Illustrator Marcus Reed says that the idea behind his Animal Alphabet project was to create an engaging and creative way of helping children learn about animals and the alphabet, through the mediums of flash cards and prints.
He used geometric shapes and symmetry for the illustrations, a muted palette and use of space to help give a stylised approach to the concept.
Here he details the approaches he used for one of the letterforms, L is for Lion, from initial sketches to vector design in Illustrator to the final artwork.
You can buy prints of individual animals/letters or the full alphabet from Tictail.
Always do as much preparation as you can, arranging your initial thoughts into a form you can develop from. It gives you a good point of reference if you get a mental block.
I tend to write my ideas down as word, before I start scamping out in a sketchbook.
As I illustrate in a very stylised way, I tend to think more about my linework in terms of shapes and symmetry than the traditional hand-drawing process. I create geometric and angular shapes for a strong, defined look – and this helps guide my choice of animal as this style works very well for a lion.
I draw one half of the image first. I put in a lot of the detail around the key features of the head, as that will be the focal point of the image.
Once happy with the content on one side, I group and flip, aligning to the central guide. The additional of a non-symmetrical element – in this case the tail – offers a nice bit of contrast, as well as finishing off the letterform.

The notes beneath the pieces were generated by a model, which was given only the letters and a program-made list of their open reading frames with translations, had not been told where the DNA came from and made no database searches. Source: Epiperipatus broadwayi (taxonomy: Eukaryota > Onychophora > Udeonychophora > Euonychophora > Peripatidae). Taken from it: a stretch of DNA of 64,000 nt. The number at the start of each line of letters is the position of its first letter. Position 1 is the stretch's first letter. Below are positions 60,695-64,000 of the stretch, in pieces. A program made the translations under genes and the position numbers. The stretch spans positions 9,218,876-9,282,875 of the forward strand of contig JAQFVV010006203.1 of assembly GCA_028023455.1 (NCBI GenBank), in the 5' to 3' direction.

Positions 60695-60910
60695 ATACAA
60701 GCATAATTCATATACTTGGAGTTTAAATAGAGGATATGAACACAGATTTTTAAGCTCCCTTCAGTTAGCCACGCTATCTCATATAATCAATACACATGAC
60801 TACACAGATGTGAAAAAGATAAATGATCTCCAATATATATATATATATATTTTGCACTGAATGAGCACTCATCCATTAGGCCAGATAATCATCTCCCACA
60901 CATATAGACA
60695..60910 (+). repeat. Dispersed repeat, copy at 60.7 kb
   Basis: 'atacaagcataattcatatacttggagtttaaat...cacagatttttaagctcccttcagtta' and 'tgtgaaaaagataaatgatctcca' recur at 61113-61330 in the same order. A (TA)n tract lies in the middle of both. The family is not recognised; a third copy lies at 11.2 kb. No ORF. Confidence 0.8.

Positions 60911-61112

Once everything is in place, I start blocking out shapes on one half of the lion, working underneath my linework (which sits above the shapes in the Layers panel, with its blending mode set to Multiply).
I started building up the vector shapes, working in sections beginning with the head to get the desired amount of detail in this focal point. Next I added some gradients, to give a subtle hint of form and light source.
When I finished the head, I grouped all of its elements and locked it before moving on to the next part. This helps when working with lots of shapes or layers, as it allows you to concentrate on the area you’re working on without inadvertently clicking on or moving other parts of your artwork.
I built up the key elements, until I was happy with the colours and level of detail. Again it was important to keep an eye on the relative proportions of everything, tweaking if I felt elements were getting a bit lost or looked wrong.
I grouped everything to create a single half lion, duplicated and flipped it – aligning along the central guide
The final task was to add any last bits of detail – in this case, a tail and rock.
Now that I was happy with the vector illustration, I exported the file as a PSD for a final polish in Photoshop, keeping the illustration and the background on separate layers to allow easy adjustment.
I opened the PSD in Photoshop to clean it up and add some subtle textures. I applied the textures by placing them above the lion in the layer stack and using Screen or Multiply blending modes to the lion still shows through.
I then need to balance the colours again to bring the image back to its original shades and tones, as the blended textures had altered the image colour quite dramatically.